American Literary Review

- An online exclusive -


Sketching a Story

Laura Maylene Walter

 

LAURA MAYLENE WALTER is the recipient of the 2010 G.S. Sharat Chandra Prize for Short Fiction. Her short story collection, Living Arrangements, is forthcoming from BkMk Press in 2011. Laura's writing has appeared or is forthcoming in Poets & Writers, Crab Creek Review, South Dakota Review, and elsewhere. She was nominated for a 2011 Pushcart Prize and her novel-in-progress, Opal, was named a runner up in the 2010 James Jones First Novel Fellowship. Her personal site is www.lauramaylenewalter.com


 

We asked Laura, whose story "Living Arrangements" appears in our Spring 2011 issue, to tell us something about the way she generates ideas for her stories.


WHEN I WAS 19 years old, I went to a party, drank too much, and spent the night on the couch. In the morning, I felt awful: hung over and sick and definitely not attractive. So when my friend told me that one of the guys from the party had sketched me sleeping on the couch, I was horrified. I couldn't imagine what awful state he'd found me in (was my mouth hanging open? Was I snoring? Drooling? Talking in my sleep?), not to mention that he had apparently immortalized the moment by recording it on paper.

My friend put the drawing in front of me and I couldn't help but look. In the sketch, I was lying down facing the back of the couch and wrapped in a striped blanket. My long hair tumbled down my back, wild and a little messy but beautiful. I didn't look drunk and pathetic but instead graceful, almost whimsical. When I imagined this stranger taking the time and attention to draw me, I almost blushed. It seemed such an intimate and caring act to really look at someone without their knowledge and then transcribe it on paper, turning it into something beautiful.

Years passed and I forgot all about that moment until one night in downtown Cleveland. I'd just left a writing workshop, it was late, and I was taking one of the last buses home. I settled into a seat and watched as a young man across the aisle pulled out an artist's sketchpad and began drawing. When I looked closer, I saw that he was drawing a girl. More specifically, he was sketching the girl sitting a few rows in front of us. She was in one of the sideways-facing front seats, so the artist had a good view of her profile. I watched as he sketched her facial features, her hair, her tiny nose ring. He worked quietly, patiently, sneaking glances at the girl while she remained blissfully unaware that she was his subject.

The longer I watched this process unfold before me, the more fascinated I became. I felt I was watching something intimate, something secret. This girl was going to live on in his sketchbook forever, but she would never know it. For the first time in years, I thought of the time another young man had drawn me on the couch with my hair falling down my back. I felt the same way then on the bus as I had looking at my own picture: humbled, awed, grateful for the small kindnesses we can offer each other in anonymity.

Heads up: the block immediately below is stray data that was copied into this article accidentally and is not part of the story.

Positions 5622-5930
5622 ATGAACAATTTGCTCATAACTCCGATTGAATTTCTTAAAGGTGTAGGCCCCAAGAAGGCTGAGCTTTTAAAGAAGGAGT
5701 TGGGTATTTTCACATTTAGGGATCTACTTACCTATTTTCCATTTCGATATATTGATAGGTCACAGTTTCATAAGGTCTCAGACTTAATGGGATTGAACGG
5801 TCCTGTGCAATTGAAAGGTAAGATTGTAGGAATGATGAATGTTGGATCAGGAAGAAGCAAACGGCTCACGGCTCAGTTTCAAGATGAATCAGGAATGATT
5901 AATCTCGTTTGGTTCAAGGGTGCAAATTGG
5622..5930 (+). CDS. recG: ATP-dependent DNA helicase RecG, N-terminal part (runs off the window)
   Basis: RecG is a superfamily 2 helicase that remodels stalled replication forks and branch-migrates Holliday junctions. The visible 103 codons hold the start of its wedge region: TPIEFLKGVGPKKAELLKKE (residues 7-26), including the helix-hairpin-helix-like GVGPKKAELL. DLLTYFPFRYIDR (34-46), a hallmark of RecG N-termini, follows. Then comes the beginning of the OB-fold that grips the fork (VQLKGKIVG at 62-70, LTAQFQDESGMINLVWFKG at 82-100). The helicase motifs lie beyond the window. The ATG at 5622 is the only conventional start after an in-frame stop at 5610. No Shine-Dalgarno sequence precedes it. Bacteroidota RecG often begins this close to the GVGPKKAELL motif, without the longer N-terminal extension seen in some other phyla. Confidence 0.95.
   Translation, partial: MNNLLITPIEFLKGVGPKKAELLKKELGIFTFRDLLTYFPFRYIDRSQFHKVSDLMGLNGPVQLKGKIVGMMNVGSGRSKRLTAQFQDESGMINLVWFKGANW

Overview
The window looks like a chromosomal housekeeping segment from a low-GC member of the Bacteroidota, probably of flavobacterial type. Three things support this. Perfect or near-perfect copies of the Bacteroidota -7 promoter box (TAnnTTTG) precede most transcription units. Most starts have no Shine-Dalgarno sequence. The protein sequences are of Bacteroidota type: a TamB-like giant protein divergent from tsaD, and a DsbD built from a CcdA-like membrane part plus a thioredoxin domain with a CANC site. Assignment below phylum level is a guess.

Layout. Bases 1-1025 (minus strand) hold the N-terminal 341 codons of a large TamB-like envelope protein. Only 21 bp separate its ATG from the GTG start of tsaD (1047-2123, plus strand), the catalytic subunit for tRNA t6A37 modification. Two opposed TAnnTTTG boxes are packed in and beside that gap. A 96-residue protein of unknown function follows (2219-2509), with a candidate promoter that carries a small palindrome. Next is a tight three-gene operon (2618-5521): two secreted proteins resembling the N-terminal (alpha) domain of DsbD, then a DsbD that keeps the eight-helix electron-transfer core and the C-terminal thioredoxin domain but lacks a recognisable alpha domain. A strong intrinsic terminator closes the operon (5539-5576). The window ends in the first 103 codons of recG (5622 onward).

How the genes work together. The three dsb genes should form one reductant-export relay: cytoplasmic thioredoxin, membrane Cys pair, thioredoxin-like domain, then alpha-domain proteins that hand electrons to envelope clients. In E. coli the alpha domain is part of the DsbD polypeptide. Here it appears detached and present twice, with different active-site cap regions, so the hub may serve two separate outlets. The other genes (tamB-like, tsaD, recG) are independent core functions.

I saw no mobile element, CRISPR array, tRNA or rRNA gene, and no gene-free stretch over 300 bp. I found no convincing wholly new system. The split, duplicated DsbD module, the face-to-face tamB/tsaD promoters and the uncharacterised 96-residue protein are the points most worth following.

At the time, I had no idea that moment on the bus would work its way into my fiction, but it did months later, when I was writing a short story that had nothing to do with artists or sketches or anything that remotely reminded me of that bus ride. At a critical moment in the story, however, I realized that the emotional truth of what I'd felt watching that young man on the bus (and seeing my own drawing from the party) was exactly what I wanted my character feel. She needed to see that generosity from a stranger and to realize the entire world wasn't cold or ugly or resistant.

My story "Living Arrangements," which appears in the Spring 2011 issue of American Literary Review, originated in a similar, if less specific, way. I thought of what it meant to try to go home when "home" isn't there anymore. I wondered what all the past places in our lives add up to in the end. Then, I worked to transfer all that to my character and her world.

I can't draw to save my life and I've never tried to sketch a stranger, but I can relate to that slow, anonymous process of working something out on paper. In committing a moment to his sketchpad, that artist on the bus was communicating something to himself (and, unbeknownst to him, to me) that was secret and pure and real. That's how it feels when I try to put small kindnesses down on the page, or when they just happen out of nowhere and I look up and realize yes, this is true, this was where it belonged the whole time.